Day 1: Congress Introduces National Concealed Carry Reciprocity

By Dave Dolbee published on in General, News

Recently, The Shooter’s Log posted an article from the newly reformed Second Amendment Caucasus in Congress. We asked for your input as to what you think it should focus on, and the legislation you would like to see passed. Overwhelmingly, readers commented on the need for legislation creating a national reciprocity. Fortunately, we can report that our readers are not the only ones with this topping their agenda.

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On the first day of the 115th Congress, Representative Richard Hudson (R-NC) introduced national concealed carry reciprocity legislation. This is a far cry from an actual law, but the fact that it is making its debut so early in the legislative year is promising to millions of self-defense enthusiasts. Best of all, the proposed legislation covers Constitutional carry.

Rep. Hudson’s office published this summary of the legislation:

“Our Second Amendment right doesn’t disappear when we cross state lines, and this legislation guarantees that. The Concealed Carry Reciprocity Act of 2017 is a common sense solution to a problem too many Americans face. It will provide law-abiding citizens the right to conceal carry and travel freely between states without worrying about conflicting state codes or onerous civil suits. As a member of President-elect Trump’s Second Amendment Coalition, I look forward to working with my colleagues and the administration to get this legislation across the finish line.”

Rep. Hudson’s bill, which is supported by major pro-Second Amendment groups, would allow people with a state-issued concealed carry license or permit to conceal a handgun in any other state that allows concealed carry, as long as the permit holder follows the laws of that state. It also allows residents of Constitutional carry states the ability to carry in other states that recognize their own resident’s right to concealed carry.

The Legal Language

Notwithstanding any provision of the law of any State or political subdivision thereof (except as provided in subsection (b)) and subject only to the requirements of this section, a person who is not prohibited by Federal law from possessing, transporting, shipping, or receiving a firearm, who is carrying a valid identification document containing a photograph of the person, and who is carrying a valid license or permit which is issued pursuant to the law of a State and which permits the person to carry a concealed firearm or is entitled to carry a concealed firearm in the State in which the person resides, may possess or carry a concealed handgun (other than a machinegun or destructive device) that has been shipped or transported in interstate or foreign commerce, in any State that— ‘‘(1) has a statute under which residents of the State may apply for a license or permit to carry a concealed firearm; or ‘‘(2) does not prohibit the carrying of concealed firearms by residents of the State for lawful purposes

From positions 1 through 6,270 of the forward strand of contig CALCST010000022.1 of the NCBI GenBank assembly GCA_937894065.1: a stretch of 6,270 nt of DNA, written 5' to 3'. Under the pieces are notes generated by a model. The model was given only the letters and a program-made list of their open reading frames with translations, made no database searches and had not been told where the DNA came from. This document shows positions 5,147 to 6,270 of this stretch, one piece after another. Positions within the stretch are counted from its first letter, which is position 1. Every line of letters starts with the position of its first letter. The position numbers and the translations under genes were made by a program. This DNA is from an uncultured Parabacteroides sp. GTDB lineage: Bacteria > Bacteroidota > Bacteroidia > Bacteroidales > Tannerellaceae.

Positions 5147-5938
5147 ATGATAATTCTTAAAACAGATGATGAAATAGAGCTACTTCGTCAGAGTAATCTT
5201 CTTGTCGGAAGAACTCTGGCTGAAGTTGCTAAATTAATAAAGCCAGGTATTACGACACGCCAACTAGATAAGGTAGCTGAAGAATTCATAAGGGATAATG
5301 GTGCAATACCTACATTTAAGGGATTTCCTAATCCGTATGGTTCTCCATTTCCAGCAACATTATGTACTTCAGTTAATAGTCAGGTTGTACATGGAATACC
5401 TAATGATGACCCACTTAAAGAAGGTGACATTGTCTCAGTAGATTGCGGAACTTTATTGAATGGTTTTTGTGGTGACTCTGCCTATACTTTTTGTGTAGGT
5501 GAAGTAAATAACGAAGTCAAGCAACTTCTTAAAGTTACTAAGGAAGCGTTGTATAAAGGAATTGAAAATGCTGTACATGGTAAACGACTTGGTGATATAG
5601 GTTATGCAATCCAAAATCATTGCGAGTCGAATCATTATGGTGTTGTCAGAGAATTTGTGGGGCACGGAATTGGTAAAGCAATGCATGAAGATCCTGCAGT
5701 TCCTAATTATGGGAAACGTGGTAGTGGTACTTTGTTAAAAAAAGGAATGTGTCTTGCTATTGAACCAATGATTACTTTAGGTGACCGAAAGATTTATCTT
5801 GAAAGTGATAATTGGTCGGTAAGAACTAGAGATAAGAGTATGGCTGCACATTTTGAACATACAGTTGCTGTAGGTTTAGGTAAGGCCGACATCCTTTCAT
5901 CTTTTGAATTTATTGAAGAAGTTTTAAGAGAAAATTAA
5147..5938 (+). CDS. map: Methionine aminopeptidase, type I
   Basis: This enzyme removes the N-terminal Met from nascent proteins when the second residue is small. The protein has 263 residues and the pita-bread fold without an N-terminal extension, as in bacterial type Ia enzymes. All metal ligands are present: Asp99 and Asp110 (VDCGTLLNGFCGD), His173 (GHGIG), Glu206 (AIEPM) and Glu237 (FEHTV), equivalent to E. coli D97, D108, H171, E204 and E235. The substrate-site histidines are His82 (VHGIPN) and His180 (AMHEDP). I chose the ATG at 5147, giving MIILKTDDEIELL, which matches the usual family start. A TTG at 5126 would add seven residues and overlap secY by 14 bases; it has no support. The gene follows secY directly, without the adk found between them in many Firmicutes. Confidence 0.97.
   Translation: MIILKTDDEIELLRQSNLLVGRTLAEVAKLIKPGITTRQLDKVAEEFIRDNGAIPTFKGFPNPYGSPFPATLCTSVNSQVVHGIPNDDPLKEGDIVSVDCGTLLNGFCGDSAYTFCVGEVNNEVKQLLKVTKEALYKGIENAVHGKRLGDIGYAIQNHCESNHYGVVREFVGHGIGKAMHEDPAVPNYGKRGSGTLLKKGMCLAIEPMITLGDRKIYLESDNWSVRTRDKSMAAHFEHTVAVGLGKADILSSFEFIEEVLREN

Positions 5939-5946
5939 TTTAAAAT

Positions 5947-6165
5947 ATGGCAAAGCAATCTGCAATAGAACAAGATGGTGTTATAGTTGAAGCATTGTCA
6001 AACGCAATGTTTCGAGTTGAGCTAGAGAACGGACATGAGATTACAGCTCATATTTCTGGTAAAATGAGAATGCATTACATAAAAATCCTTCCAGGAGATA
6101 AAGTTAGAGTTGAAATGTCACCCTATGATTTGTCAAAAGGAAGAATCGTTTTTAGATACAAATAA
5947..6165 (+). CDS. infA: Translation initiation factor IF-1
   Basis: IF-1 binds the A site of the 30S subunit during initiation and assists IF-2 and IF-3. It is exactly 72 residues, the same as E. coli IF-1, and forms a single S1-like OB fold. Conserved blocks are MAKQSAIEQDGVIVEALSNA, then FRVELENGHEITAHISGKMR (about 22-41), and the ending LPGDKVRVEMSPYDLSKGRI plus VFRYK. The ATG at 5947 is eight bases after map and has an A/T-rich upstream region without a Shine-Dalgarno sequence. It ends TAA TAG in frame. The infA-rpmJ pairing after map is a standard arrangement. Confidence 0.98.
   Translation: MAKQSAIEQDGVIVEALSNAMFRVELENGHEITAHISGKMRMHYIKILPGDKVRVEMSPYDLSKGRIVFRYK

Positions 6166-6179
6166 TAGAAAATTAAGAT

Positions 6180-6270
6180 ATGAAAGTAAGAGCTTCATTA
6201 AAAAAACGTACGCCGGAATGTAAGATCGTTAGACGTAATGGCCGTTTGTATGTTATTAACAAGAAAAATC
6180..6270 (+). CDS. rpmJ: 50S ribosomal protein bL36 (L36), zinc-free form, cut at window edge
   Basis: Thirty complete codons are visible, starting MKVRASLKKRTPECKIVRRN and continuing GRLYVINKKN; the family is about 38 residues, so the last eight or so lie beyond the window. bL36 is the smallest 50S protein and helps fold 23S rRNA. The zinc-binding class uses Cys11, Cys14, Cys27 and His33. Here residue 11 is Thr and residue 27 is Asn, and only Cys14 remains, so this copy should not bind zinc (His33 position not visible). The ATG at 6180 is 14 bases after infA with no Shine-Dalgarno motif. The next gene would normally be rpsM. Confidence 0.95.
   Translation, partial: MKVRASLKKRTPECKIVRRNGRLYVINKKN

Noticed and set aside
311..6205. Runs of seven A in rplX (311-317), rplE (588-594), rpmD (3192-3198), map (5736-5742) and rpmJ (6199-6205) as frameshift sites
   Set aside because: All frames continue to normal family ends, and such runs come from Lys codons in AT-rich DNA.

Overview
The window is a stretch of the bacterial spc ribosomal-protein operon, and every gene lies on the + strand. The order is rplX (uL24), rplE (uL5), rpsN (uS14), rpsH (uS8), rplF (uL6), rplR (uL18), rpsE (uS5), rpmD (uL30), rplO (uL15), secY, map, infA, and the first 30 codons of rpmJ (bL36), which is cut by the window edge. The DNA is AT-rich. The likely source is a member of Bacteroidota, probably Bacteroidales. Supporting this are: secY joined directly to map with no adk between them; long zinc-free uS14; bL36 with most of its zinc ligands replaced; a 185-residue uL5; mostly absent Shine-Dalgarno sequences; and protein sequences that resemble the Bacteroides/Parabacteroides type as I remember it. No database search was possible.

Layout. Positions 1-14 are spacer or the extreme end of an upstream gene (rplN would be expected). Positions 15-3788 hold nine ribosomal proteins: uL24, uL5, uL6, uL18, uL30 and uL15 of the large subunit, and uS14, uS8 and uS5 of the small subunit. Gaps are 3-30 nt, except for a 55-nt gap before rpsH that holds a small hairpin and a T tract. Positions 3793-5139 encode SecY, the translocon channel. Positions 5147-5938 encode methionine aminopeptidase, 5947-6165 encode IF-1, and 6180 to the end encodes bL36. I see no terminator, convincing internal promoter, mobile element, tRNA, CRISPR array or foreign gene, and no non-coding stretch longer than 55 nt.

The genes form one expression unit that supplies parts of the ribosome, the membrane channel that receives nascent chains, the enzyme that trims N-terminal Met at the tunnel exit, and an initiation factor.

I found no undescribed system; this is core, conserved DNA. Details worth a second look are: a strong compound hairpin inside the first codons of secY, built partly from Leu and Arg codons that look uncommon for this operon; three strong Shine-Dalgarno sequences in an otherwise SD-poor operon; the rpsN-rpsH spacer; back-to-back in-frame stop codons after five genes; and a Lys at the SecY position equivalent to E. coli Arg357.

Problem

Your driver’s license works in every state, so why doesn’t your concealed carry permit? Just like your privilege to drive, your Second Amendment right does not disappear when you cross state lines. However, conflicting state codes have created a confusing patchwork of reciprocity agreements for concealed carry permit holders.

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With a National Reciprocity law, men and women across the nation would be able to exercise their Second Amendment right to self-defense whether at home or abroad.

Without nationwide reciprocity, a North Carolina resident cannot travel to Delaware without having to reroute their trip to avoid driving through Maryland. In addition, a Pennsylvania resident who is a concealed carry permit holder consistently worries about making a wrong turn, ending up in New York, and breaking the law.

Even the most careful and knowledgeable concealed carry permit holders find it difficult to navigate the current maze of state and local concealed carry laws.

Many Americans utilize concealed carry as their Constitutional right to self-defense, and we must guarantee that right is not infringed upon.

Solution

To ensure that our Second Amendment right does not disappear when we cross state lines, Rep. Richard Hudson (NC-08) introduced the Concealed Carry Reciprocity Act of 2017 with strong support by major pro Second Amendment groups. This legislation will:

  • Ensure that valid concealed carry permits issued in one state are valid for carrying concealed handguns in other states that recognize their own resident’s right to concealed carry;
  • Allow those from constitutional carry states the ability to carry in other states that recognize their own resident’s right to concealed carry;
  • Put the burden of proof clearly on the state to show that an individual carrying concealed did not comply with the law, thus protecting law-abiding gun owners from onerous civil suits;
  • Provide legal protections against states that violate the intent of this bill, making attorney’s fees and damages available to victorious plaintiffs in civil suits, as well as to defendants who prevail in criminal cases; and
  • Allow individuals who are carrying concealed to do so in the National Park System, National Wildlife Refuge System, and on lands administered by the Bureau of Land Management, Army Corps of Engineers and Bureau of Reclamation.

Each state retains the authority to determine regulations for carrying within their borders, as well as for the carry permits or licenses that are issued under their law.

This legislation prioritizes the rights of law-abiding citizens to concealed carry and the ability to travel freely between states without worrying about conflicting state codes.

Will Representative Hudson’s new proposed legislation become law this year under the new Congress and President? What changes would you like to see to the bill? Share your answers in the comment section.

SLRule